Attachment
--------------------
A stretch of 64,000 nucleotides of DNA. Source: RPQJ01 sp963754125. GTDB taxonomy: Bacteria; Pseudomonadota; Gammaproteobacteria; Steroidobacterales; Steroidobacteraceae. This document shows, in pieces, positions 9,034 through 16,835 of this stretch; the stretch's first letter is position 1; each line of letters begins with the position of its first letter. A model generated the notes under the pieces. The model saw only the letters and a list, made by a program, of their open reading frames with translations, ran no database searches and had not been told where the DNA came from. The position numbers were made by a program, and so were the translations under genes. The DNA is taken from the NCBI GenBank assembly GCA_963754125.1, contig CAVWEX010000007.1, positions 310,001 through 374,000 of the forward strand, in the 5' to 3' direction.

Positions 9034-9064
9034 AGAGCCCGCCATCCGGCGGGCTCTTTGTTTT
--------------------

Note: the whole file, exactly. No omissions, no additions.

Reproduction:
A stretch of 64,000 nucleotides of DNA. Source: RPQJ01 sp963754125. GTDB taxonomy: Bacteria; Pseudomonadota; Gammaproteobacteria; Steroidobacterales; Steroidobacteraceae. This document shows, in pieces, positions 9,034 through 16,835 of this stretch; the stretch's first letter is position 1; each line of letters begins with the position of its first letter. A model generated the notes under the pieces. The model saw only the letters and a list, made by a program, of their open reading frames with translations, ran no database searches and had not been told where the DNA came from. The position numbers were made by a program, and so were the translations under genes. The DNA is taken from the NCBI GenBank assembly GCA_963754125.1, contig CAVWEX010000007.1, positions 310,001 through 374,000 of the forward strand, in the 5' to 3' direction.

Positions 9034-9064
9034 AGAGCCCGCCATCCGGCGGGCTCTTTGTTTT